Tracking Mack: Oct. 27
Oct. 27, 2010
Opening statement: There are two great events during pregame on Saturday night. Twenty minutes before the game, Colt McCoy will be back, and they will have his jersey retirement ceremony on the west side of the stadium. We would love to have everyone in their seats, like we did for Vince Young a few years ago, so they can say thank you to the winningest quarterback in college football history and thanks for all the great Saturdays that he gave us in his time here. This is just a way to go back and thank him for the great career he had.
Also in pregame, we have honorary captains who will be out there in honor of breast cancer awareness. Our players asked last year that we do this, and DeLoss [Dodds] and President Powers allowed them because we usually do not honor things like this at our stadium, but so many of our players have been touched in this area with their families that they thought it was very, very important. Dr. Andrea Pana, our team doctor, will be one of the honorary captains. Mrs. Ralene Gideon, Blake’s mom, will also be out there as an honorary captain, and Mrs. Brenda Davis, who is our academic counselor’s wife, has also been through this. They are all three survivors. They are doing very, very well, and this is something that the players asked [for]. They wanted to honor those three. We felt like it was only fitting. Also, any player on the team who has a family member they have either lost, is currently fighting the disease, or is a survivor, will stand at the hash mark in honor of those who have fought the awful disease as well. The players and the coaches will be wearing a [pink] wrist band. Again, it will be in honor of those who have fought this disease. The disease does touch men and women. I was brought aware of that last year, and because of that, we will have a male and female person who were survivors out at practice tomorrow to talk to the team about all of the things and research they are doing. They will also be on the field during pregame. The players will also wear the sticker on the back of the helmet like they did last year. They will do it just for the one game, and the coaches will have the lapel pin on their shirts. All of those things are things that we feel like are really meaningful. It is a really hurtful disease, and as we sit around and talk about the importance of sports and football, obviously people that are fighting for their lives with cancer have much more difficult times than we do. There will be 12 players and [Special Assistant for Player Relations] Marcus Tubbs [walking out to the hash mark]. Marcus Tubbs lost his mother to cancer the year after he left Texas, so he’ll walk out to the hash mark as well.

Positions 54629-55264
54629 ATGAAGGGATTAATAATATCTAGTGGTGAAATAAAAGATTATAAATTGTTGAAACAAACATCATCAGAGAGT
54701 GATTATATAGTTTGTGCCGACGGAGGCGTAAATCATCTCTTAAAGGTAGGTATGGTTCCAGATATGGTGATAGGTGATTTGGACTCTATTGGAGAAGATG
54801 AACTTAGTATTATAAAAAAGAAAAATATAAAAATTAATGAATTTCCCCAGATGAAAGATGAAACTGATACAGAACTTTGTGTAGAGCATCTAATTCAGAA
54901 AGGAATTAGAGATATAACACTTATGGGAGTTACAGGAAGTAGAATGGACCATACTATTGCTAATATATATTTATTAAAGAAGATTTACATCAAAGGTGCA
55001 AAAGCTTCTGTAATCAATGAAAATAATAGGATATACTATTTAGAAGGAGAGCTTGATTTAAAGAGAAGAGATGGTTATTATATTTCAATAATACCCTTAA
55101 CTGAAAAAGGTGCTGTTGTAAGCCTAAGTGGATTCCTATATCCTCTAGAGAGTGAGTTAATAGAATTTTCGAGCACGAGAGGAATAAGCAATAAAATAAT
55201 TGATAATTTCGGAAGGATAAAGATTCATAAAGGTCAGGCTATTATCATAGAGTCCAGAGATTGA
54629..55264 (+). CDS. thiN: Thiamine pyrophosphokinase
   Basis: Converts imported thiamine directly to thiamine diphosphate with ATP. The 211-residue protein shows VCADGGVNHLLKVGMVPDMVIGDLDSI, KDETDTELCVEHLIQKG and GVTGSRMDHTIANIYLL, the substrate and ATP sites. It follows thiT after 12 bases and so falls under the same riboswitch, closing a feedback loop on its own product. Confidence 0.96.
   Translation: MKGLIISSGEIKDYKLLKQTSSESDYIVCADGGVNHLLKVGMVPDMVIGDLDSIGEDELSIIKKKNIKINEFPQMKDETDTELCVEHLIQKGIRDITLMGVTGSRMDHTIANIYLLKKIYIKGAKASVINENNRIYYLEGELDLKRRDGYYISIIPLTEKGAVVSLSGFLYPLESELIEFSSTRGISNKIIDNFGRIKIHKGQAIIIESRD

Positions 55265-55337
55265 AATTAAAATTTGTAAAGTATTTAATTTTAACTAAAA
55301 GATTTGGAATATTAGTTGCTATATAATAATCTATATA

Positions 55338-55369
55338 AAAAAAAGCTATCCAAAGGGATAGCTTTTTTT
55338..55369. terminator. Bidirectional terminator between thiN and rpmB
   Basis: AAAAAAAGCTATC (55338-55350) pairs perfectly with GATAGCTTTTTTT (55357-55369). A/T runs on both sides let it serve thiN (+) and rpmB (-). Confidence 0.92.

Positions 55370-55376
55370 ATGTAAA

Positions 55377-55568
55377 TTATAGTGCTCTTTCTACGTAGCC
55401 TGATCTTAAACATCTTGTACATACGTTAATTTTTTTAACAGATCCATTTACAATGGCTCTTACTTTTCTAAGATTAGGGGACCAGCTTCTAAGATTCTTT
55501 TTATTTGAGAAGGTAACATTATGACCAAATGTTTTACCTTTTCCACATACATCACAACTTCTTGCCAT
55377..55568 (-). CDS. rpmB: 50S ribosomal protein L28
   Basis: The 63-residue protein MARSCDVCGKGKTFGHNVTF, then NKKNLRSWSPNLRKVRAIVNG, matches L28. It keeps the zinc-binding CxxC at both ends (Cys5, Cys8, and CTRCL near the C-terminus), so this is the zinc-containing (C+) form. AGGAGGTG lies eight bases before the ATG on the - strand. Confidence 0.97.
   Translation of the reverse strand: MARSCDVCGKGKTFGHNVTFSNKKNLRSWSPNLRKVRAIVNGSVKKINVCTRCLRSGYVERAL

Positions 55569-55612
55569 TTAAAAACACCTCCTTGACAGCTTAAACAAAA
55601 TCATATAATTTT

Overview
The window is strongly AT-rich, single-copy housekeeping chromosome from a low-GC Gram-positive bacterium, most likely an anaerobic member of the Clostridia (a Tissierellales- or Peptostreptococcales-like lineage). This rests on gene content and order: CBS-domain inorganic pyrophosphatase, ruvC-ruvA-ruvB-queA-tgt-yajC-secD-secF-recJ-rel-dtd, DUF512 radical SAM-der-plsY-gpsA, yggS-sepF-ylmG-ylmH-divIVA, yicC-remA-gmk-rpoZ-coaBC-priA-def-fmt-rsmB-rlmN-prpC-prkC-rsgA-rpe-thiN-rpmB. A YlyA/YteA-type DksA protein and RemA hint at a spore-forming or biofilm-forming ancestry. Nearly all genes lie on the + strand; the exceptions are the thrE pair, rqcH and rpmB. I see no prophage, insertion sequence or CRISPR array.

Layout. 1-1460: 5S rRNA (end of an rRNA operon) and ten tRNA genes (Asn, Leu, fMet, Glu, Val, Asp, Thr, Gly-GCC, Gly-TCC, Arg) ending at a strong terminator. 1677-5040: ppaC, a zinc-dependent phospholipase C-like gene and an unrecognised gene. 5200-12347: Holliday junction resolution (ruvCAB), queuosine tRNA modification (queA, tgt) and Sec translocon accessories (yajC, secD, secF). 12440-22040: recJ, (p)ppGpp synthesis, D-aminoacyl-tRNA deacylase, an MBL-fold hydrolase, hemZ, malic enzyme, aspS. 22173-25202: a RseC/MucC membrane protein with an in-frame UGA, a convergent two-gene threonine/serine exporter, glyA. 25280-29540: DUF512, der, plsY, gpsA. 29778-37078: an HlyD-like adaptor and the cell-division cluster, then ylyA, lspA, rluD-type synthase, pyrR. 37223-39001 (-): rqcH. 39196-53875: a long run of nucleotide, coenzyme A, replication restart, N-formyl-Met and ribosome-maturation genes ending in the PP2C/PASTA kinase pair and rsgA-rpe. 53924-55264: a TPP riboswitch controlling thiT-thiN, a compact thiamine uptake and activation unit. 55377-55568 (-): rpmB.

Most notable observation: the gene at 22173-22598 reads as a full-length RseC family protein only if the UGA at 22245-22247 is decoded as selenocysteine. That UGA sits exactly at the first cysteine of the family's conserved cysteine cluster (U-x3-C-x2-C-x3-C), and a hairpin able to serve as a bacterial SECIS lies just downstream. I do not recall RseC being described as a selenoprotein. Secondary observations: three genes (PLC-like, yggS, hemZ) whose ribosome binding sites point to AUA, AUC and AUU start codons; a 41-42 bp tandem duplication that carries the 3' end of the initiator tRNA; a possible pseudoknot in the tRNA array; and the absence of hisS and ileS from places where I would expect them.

Sunday was a tough day for all of us. When you have a tough loss like Saturday, you have to go back to work. It is so much fun in the dressing room and the team meeting on Sunday after you beat Nebraska, like we did. It was so exciting and such a high, and then after you lose to Iowa State, such a low. It is something that you have to handle in this business as a coach. You have to handle it as a player. That is the highs and the lows of the business. The highs are as high as you can get, and the lows are as low as you can possibly get. As the head coach, I am the one who has to set the tempo on Sunday for the entire week, and I walk in there - and they understand that I am not happy like they are not happy - but we have to fix things. You cannot just lay down. You are not going to quit. You are not going to roll over and die. You want to go back to work, and you want to fight. One thing I did with them this week is I took a 20 dollar bill—I did this once before in ’03, I believe—and wadded it up and threw it on the ground. I spit on it, very honestly, and I stepped on it and crushed it. I asked them how much it was worth when I started, and they said 20 bucks, and I said after this how much is it worth and they still said 20 bucks. I stomped on it. How much is it worth? Still 20 bucks. I spit on it. How much is it worth? Still 20 bucks. I wadded it up, stomped on it, spit on it again and asked how much is it worth again, and they still said 20 bucks. I said that you are worth the same as the person you were after the Nebraska game. Your worth did not go down. If we are good enough to beat Nebraska, we are good enough to still go back and have a great season, turn things around, and get things that we know we need to get done, done.